I, like so many, consumed the Harry & Meghan documentary series last night. I didn’t walk into the Netflix series with any pre-disposed ideas or opinions, I just thought it would be interesting to hear their story. Because I don’t follow the Royal Family moves and maneuvers closely, I loved all the behind-the-scenes videos and photos to get a sense of who they really are, both as individuals and as a couple.
I think lots of people can argue their opinions about the choices and perspectives Harry and Meghan have made over the years, but there is no arguing that there is deep and abiding love between them that is palpable. At a time when marriages are ending between 50-73% of the time in the US, I think there are some things we can learn from them.
1. THEY RESPOND AS A TEAM
Many times, they could have turned away from one another in fear and frustration, worry and doubt. But even in their darkest moments, even from oceans apart, they kept turning towards one another.
Asking and answering the hard questions of one another when there were questions….
Giving one another the benefit of the doubt and assuming the best in one another before jumping to conclusions….
And creating their response to the madness they were experiencing as a couple rather than as individuals.
It sounds logical, but when things get difficult in marriages today, we often do the opposite and turn away from our partner. Rather than diving into the difficult conversations, we shut down and quietly give up on our marriage.
Sometimes we even turn to other people in the form of an affair to find comfort, which of course, only causes more hurt, pain and confusion to overcome.
My husband and I have a saying when we come up against something that feels really difficult: “Team Pope.” One of us saying that one simple phrase reminds us that at the end of the day, we’re a team and we’re in this together.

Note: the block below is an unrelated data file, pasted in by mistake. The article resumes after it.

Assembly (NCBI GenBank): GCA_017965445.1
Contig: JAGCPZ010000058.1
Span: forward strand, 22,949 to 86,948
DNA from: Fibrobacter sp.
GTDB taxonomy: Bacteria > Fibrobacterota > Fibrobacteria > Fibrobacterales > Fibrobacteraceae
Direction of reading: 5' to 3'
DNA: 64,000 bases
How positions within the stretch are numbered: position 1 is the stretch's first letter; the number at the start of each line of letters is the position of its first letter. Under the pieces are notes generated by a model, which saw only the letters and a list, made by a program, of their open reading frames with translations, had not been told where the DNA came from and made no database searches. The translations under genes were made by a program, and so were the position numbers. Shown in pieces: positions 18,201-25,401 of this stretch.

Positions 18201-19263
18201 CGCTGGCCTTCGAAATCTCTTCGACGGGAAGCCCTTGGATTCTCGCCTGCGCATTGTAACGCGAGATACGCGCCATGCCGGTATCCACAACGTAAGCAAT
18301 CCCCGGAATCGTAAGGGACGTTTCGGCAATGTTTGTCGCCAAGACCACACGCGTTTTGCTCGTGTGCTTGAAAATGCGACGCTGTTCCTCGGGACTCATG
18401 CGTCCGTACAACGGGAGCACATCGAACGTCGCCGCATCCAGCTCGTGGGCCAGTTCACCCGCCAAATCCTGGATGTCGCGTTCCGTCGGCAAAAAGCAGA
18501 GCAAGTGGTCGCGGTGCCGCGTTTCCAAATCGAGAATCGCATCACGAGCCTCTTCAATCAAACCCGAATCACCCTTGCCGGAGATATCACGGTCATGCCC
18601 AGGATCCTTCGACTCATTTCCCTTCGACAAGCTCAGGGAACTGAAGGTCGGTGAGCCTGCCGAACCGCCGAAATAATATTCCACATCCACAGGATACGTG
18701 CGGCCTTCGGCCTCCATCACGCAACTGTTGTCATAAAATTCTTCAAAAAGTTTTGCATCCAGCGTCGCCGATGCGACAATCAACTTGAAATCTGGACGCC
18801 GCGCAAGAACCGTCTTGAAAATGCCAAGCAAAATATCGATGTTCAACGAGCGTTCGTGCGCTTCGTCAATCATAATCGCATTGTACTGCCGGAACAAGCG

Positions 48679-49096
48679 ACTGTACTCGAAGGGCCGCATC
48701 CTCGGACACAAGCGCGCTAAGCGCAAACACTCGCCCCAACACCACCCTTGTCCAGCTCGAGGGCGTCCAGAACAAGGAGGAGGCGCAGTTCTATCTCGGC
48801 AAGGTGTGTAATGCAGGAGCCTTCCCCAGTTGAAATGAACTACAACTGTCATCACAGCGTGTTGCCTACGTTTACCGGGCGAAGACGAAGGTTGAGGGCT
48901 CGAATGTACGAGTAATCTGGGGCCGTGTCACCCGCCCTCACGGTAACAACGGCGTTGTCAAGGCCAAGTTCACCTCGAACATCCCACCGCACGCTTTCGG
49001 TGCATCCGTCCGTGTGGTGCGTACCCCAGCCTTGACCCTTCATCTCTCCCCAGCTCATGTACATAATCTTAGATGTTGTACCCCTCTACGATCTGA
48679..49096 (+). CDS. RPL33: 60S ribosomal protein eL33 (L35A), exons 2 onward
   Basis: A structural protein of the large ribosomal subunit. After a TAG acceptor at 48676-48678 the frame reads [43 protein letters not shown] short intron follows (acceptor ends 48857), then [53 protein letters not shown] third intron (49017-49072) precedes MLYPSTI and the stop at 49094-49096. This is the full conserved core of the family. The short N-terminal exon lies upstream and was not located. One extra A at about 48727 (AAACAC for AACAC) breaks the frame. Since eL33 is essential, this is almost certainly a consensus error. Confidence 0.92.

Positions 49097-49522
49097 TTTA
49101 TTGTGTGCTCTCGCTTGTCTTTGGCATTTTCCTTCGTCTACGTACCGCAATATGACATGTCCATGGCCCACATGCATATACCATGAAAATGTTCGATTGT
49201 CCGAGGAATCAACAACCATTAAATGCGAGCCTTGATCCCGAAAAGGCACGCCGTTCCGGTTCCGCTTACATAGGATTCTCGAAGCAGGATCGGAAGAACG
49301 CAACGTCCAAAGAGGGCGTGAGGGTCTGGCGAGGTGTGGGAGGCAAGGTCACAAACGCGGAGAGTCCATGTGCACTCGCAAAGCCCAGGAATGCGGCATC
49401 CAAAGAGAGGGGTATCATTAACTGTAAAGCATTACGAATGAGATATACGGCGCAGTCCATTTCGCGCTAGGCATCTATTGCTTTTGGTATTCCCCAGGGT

2. THEY DIDN’T GIVE UP WHEN LOVE GOT HARD….LIKE REALLY HARD
None of us will ever have to walk through the experience of having paparazzi intruding and following our every move to the point where our lives become so much smaller and so much scarier. I could see how many women would have walked away from the relationship with Harry after even the first death threat. Some of her closest friends asked, “Is he worth this?” But she didn’t give up on him or them as a couple.
I think most of us have an underlying assumption that love with the right partner should feel relatively easy, but that is never true. Loving another person is one of the most difficult things we’ll ever do in this life. And when the punches come – as they always do in one form or another – most of us start to give up.
- We give up on our marriage ever changing or evolving.
- We give up on our spouse ever changing or understanding our perspective or needs.
- We give up on the marriage ever feeling really good – telling ourselves “This is just how it is after so many years together.”
3. HE SAYS ANYONE WOULD DO THIS IN HIS POSITION. I DISAGREE.
When Prince Harry explains why he chose to leave the monarchy, the consistent answer is he did it to protect his family and to keep them safe. In the series he said something along the lines that, anyone in my position would have done the same thing. But as a Relationship Coach, coaching women struggling in their lonely and disconnected marriages, I could not disagree more.
Harry walked away from his job in order to retain his marriage and protect his family. Most of us won’t turn away from our cell phones for 15 minutes to give our partner the attention they deserve, much less shut off work mode to be present with those we love. He walked away from his livelihood and one family in order to protect his chosen family.
Every day I see men and women choosing to invest in their jobs and roles far more than they chose to invest in their marriages. When a marriage is in trouble and one wants to seek help through the form of a coach or therapist, the most common response by their partner is some version of “No, I just don’t have time,” or “No, I don’t need that.” And then they are absolutely dumbfounded when their spouse ultimately – years later – makes the decision to end the marriage, claiming they had no idea it was that bad.
The one marker of success for almost every marriage today is based in longevity. Did it last until “death do us part?” If not, many people see that marriage as a failure.
But what if the marker of success in marriage wasn’t longevity, but happiness?
Do you enjoy your partner?
Do they make your life richer, more interesting, more fun?
Does the thought of walking beside this person and sharing your life experience with them give you a feeling of “happiness” or contentment or even peace?
Because even with all that Harry & Meghan have gone through, they look pretty damn happy to me (and maybe that’s why people like to poke at their relationship as much as they do – #jealousyisabitch)